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time diff

The following code displays the current time. It does not display milliseconds.

I am looking to do something like:

// Note the time_1

Do Something

// Note the time_2

// compute the time diff time_2 - time_1
I want granularity in milliseconds.

time_t rawtime;
        struct tm * timeinfo;
        time(&rawtime );
        timeinfo = localtime ( &rawtime );
        printf ( "Current local time and date: %s", asctime (timeinfo) );

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learningunix
Asked:
learningunix
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2 Solutions
 
learningunixAuthor Commented:
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phoffricCommented:
difftime: "Calculates the difference in seconds between time1 and time2."
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phoffricCommented:
You can consider using gettimeofday() which uses struct timeval     http://www.opengroup.org/onlinepubs/000095399/functions/gettimeofday.html
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phoffricCommented:
I found an example:     http://souptonuts.sourceforge.net/code/gettimeofday.c.html
/* C routine: sample gettimeofday with time in milliseconds
   mmc mchirico@users.sourceforge.net

   Downloads:
   http://prdownloads.sourceforge.net/cpearls/date_calc.tar.gz?download

*/
#include <sys/time.h>
#include <time.h>
#include <stdlib.h>
#include <stdio.h>

int main(void)
{
  char buffer[30];
  struct timeval tv;
  time_t curtime;

  gettimeofday(&tv, NULL); 
  curtime=tv.tv_sec;

  strftime(buffer,30,"%m-%d-%Y  %T.",localtime(&curtime));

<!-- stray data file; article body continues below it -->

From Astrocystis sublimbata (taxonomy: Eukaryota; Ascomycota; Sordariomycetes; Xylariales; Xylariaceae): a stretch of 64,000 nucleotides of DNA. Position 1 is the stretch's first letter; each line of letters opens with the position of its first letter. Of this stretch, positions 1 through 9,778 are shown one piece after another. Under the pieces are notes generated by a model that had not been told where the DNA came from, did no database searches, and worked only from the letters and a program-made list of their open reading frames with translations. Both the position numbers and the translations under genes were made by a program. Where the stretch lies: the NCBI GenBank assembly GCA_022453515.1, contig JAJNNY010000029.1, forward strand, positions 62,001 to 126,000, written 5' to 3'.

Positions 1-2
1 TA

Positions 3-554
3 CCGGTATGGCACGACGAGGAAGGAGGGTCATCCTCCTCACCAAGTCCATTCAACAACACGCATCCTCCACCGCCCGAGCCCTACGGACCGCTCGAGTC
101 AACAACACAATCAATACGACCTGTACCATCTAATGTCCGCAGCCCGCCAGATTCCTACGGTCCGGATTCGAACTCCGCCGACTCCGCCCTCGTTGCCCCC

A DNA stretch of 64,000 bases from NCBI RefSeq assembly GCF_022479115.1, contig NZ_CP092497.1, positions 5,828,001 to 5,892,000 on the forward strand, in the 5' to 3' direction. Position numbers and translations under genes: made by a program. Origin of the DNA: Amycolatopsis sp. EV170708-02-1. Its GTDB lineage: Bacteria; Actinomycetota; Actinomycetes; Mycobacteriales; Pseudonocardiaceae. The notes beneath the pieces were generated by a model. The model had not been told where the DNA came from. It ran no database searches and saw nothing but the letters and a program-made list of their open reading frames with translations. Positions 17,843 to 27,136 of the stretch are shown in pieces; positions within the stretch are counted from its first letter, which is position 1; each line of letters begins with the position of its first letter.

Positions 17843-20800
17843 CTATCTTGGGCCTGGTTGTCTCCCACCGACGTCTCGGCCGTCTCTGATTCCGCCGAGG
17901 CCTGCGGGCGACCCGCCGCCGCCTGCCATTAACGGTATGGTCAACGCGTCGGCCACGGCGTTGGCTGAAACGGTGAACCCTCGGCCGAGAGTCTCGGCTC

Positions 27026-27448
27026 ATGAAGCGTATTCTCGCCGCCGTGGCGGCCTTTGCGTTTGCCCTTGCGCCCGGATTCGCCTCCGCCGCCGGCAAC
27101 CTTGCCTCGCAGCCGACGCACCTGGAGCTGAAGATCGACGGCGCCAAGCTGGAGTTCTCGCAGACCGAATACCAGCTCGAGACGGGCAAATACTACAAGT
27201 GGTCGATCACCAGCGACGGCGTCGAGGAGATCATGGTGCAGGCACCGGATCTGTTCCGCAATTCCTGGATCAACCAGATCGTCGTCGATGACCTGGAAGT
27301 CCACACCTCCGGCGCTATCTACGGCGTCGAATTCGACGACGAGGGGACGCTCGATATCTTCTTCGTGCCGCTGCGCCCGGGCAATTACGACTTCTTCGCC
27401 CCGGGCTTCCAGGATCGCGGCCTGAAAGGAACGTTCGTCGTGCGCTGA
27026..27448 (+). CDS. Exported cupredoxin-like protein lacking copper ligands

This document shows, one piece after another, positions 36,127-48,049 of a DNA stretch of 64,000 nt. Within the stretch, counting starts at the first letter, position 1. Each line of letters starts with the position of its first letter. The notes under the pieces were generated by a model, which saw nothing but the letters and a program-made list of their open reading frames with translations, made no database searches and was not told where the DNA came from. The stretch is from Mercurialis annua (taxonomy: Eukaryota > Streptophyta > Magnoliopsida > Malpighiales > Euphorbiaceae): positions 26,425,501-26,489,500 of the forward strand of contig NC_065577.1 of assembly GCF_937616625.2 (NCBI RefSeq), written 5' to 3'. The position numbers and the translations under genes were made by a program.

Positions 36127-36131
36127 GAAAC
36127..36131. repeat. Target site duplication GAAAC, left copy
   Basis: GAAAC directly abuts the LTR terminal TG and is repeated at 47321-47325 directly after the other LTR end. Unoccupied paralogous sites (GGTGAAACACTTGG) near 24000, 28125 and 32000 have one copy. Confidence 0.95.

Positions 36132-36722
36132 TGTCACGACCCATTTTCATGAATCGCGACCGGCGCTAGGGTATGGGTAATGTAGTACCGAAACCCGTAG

printf("%s%ld\n",buffer,tv.tv_usec);

  return 0;

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jkrCommented:
If you want to measure execution time, 'clock()' (http://www.manpagez.com/man/3/clock/) might be more what you are looking for
#include <stdio.h>
#include <stdlib.h>
#include <time.h>

// ...

   clock_t start, finish;
   double  duration;

   /* Measure the duration of an event. */
   start = clock();

   /* Do Something */   

   finish = clock();
   duration = (double)(finish - start) / CLOCKS_PER_SEC;
   printf( "%f seconds\n", duration );

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phoffricCommented:
Here is a discussion of Elapsed Time using GNU C
    http://www.gnu.org/s/libc/manual/html_node/Elapsed-Time.html
Shown below is source code from this link.
Depending on the range of your time difference, this approach may be needed.
     /* Subtract the `struct timeval' values X and Y,
        storing the result in RESULT.
        Return 1 if the difference is negative, otherwise 0.  */
     
     int
     timeval_subtract (result, x, y)
          struct timeval *result, *x, *y;
     {
       /* Perform the carry for the later subtraction by updating y. */
       if (x->tv_usec < y->tv_usec) {
         int nsec = (y->tv_usec - x->tv_usec) / 1000000 + 1;
         y->tv_usec -= 1000000 * nsec;
         y->tv_sec += nsec;
       }
       if (x->tv_usec - y->tv_usec > 1000000) {
         int nsec = (x->tv_usec - y->tv_usec) / 1000000;
         y->tv_usec += 1000000 * nsec;
         y->tv_sec -= nsec;
       }
     
       /* Compute the time remaining to wait.
          tv_usec is certainly positive. */
       result->tv_sec = x->tv_sec - y->tv_sec;
       result->tv_usec = x->tv_usec - y->tv_usec;
     
       /* Return 1 if result is negative. */
       return x->tv_sec < y->tv_sec;
     }

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learningunixAuthor Commented:
I keep getting cannot open include files <sys/time.h> on my windows platform
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phoffricCommented:
Hi learningunix,
Hmm, for some reason, I thought you were learning on a Unix platform. Not sure how I jumped to that conclusion. What compiler are you using?
    Paul
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jkrCommented:
Have you tried 'clock()' as above? That will work on Wondows, too. Alternatively, 'GetTickCount()' (http://msdn.microsoft.com/en-us/library/ms724408%28VS.85%29.aspx) can help, e.g.